Collection of Lesson plans related to George Washington’s life, his service to his country, and his legacy. Lesson plans can be searched by grade level and topic.
Enhance your classroom experience on Dr. Martin Luther King Jr Day with these teacher-tested lessons from the nationally recognized We the People: The Citizen & the Constitution curriculum. These materials will help inform your students about the national struggle for civil rights and equal protection under the law.
Overview / Description: This unit will examine the participation of Native Americans in World War II and their impact on the overall war effort. It will also look at the Native American perspective on the war and their participation. Guiding Questions: Why did Native Americans participate in WWII?What roles did Native Americans play in WWII? How many Native Americans participated in WWII and what impact did they have on the overall war effort? In what ways did Native American participation in WWII connect to and/or change their cultural identity? What are some of the perspectives related to Native American participation in WWII? Learning goals/objectives: Analyze primary and secondary sources related to the topic of Native American participation in World War II. Using information gathered, construct an argument about the presence of Native Americans in World War II.
Overview / Description: This unit will examine the experience of Native Americans during the Great Depression in the United States. It will integrate comparisons with the experiences of other minority groups as well as exposing students to primary source documents related to the government policies which were adopted toward Native Americans during the time. Guiding Questions: What were the US government’s policies toward Native Americans leading up to the Great Depression? Were they fair? What was FDR’s response to the struggles of Native Americans during the Great Depression? What was the Native American experience like during the Great Depression and how did it compare to other minority groups? Learning goals/objectives: Analyze primary and secondary sources related to the experience of Native Americans during the Great Depression. Summarize the experiences of Native Americans during the Great Depression.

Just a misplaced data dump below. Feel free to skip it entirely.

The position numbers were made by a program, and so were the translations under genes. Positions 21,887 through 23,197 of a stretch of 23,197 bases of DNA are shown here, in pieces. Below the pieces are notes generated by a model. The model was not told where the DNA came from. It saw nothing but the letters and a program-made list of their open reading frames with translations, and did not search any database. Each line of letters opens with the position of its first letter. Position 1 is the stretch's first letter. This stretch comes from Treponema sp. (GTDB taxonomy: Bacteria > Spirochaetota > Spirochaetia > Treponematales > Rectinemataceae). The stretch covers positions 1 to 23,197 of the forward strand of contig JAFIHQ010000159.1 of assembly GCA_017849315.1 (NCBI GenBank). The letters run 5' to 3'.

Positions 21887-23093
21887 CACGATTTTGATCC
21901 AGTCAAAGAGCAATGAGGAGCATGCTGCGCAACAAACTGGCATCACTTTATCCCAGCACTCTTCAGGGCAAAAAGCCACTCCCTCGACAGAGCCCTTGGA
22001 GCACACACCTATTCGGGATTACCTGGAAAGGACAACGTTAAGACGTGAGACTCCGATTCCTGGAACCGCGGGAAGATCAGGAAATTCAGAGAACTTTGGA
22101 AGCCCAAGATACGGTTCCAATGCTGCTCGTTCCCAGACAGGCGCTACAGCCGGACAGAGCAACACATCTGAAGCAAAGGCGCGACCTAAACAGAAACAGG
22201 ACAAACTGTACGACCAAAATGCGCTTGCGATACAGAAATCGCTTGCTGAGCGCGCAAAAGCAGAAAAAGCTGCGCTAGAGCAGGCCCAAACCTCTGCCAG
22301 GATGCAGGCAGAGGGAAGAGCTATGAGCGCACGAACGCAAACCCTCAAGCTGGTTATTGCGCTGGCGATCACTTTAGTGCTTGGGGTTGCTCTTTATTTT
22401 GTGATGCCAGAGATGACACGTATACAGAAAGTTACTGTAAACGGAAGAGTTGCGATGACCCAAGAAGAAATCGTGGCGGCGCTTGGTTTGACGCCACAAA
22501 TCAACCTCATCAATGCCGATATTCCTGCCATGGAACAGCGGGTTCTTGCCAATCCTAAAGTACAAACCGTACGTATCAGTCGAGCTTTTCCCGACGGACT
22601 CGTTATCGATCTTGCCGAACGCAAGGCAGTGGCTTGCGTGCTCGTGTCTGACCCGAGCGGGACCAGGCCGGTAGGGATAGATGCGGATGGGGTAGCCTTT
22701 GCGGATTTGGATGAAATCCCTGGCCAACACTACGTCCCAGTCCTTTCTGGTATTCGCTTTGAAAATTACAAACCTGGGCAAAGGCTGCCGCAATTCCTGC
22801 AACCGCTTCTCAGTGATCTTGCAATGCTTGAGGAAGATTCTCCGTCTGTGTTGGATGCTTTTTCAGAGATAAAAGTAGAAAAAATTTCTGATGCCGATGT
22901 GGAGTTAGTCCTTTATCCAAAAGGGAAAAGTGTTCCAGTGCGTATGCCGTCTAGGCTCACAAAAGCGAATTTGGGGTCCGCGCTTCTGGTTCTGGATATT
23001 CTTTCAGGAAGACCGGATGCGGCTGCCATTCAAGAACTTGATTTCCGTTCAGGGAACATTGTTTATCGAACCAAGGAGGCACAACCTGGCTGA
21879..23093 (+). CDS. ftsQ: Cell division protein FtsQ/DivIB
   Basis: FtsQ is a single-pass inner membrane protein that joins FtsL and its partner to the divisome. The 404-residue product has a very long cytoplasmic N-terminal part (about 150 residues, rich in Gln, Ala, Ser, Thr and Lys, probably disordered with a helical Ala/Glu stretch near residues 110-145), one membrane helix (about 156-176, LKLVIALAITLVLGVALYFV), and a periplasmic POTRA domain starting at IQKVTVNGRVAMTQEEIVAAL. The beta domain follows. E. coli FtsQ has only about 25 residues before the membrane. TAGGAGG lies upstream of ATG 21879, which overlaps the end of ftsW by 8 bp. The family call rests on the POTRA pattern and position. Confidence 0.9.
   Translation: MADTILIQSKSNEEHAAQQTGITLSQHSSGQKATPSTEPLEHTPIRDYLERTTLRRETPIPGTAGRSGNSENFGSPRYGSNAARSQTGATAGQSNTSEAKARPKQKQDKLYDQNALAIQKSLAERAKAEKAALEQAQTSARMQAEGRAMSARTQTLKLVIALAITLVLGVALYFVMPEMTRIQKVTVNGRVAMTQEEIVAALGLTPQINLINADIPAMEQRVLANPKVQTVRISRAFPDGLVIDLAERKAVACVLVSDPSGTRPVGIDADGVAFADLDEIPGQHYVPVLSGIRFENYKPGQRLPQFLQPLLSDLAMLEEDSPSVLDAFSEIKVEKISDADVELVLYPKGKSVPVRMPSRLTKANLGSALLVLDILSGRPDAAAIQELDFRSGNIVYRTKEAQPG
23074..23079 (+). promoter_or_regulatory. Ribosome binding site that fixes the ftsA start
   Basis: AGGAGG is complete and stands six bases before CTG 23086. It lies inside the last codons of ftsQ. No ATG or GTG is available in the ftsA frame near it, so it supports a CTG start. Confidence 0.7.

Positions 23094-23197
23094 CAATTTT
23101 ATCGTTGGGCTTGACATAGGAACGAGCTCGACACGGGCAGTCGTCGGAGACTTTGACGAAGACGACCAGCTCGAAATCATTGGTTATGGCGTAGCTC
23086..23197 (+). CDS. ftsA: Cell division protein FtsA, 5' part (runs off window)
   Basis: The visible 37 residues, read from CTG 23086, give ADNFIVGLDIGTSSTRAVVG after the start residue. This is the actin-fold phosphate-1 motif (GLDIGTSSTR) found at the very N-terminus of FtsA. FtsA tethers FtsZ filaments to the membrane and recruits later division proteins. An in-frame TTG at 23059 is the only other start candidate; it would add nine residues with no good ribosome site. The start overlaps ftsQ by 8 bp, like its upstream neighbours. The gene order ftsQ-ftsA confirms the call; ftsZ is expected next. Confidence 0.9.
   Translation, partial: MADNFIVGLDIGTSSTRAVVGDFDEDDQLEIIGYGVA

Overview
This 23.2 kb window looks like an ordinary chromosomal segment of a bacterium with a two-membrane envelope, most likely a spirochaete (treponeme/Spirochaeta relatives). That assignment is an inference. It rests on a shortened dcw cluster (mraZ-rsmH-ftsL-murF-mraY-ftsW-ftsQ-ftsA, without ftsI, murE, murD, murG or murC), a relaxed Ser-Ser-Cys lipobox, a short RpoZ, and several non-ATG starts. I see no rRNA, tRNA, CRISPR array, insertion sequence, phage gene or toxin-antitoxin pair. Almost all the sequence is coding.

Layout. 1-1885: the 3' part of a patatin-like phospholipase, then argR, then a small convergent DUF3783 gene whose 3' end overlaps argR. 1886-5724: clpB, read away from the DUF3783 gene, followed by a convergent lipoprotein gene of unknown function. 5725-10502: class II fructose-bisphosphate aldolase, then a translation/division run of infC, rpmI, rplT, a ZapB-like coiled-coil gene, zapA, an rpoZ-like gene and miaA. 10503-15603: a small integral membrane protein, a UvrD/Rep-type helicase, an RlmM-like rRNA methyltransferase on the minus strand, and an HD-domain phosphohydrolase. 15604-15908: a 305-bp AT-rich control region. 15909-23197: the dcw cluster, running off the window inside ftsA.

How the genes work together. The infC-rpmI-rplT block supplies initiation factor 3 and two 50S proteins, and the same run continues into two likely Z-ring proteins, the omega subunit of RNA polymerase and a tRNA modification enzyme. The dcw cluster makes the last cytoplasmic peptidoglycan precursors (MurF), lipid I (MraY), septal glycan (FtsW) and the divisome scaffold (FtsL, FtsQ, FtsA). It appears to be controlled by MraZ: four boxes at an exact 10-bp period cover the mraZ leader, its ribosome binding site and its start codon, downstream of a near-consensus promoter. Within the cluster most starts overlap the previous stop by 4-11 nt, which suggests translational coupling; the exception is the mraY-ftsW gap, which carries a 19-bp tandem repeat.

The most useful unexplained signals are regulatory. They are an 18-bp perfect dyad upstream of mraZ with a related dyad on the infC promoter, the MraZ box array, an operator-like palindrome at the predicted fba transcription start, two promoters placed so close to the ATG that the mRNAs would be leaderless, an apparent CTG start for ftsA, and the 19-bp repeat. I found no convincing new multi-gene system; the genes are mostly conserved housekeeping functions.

Follow individual trajectories of America’s diverse community of veterans as they join the military, experience deployments, and then return and adjust to civilian life. Analyze oral histories that describe the camaraderie of the veteran community, the struggles of engaging in combat, and the experiences—positive and negative—of returning to civilian life. Use their personal stories to engage in a discussion of how American veterans are treated by civilians during their service and on returning home from various conflicts.
Use the following NewsHour Classroom resources to examine King’s impact on civil rights and his ongoing legacy. Lessons include a deep dive anayisis of the “I have a dream” speech and the impact of Dr, King’s work on current evens
Cartoons in Sunday comic strips make us laugh. Political cartoons in the front section of the newspaper challenge us to think.
Because political cartoons present a particular point of view or story through symbolism and caricature, they are a particularly effective method for teaching history.
By interpreting political cartoons, students are encouraged to discover different points of view on the same historical event.
The three political cartoons in this section focus on Robert M. La Follette; they offer an additional opportunity to explore the progressive era in Wisconsin. Suggested activities, brief histories of each cartoon, a one-page biography of La Follette, and an introduction to cartoon analysis are also included.
By reading primary sources outlining the rights of prisoners of war, along with the primary accounts of American prisoners of war held by the Japanese, students should critically assess the nature of violations committed by the Japanese forces during World War II. Through this assessment, the students should be able to determine the specific ways Japanese forces violated the rights of American POWs. Students should also consider how the Geneva Conventions, and Japan’s lack of ratification, apply to the debates that surrounded Japanese war crimes at the postwar Tokyo Trials.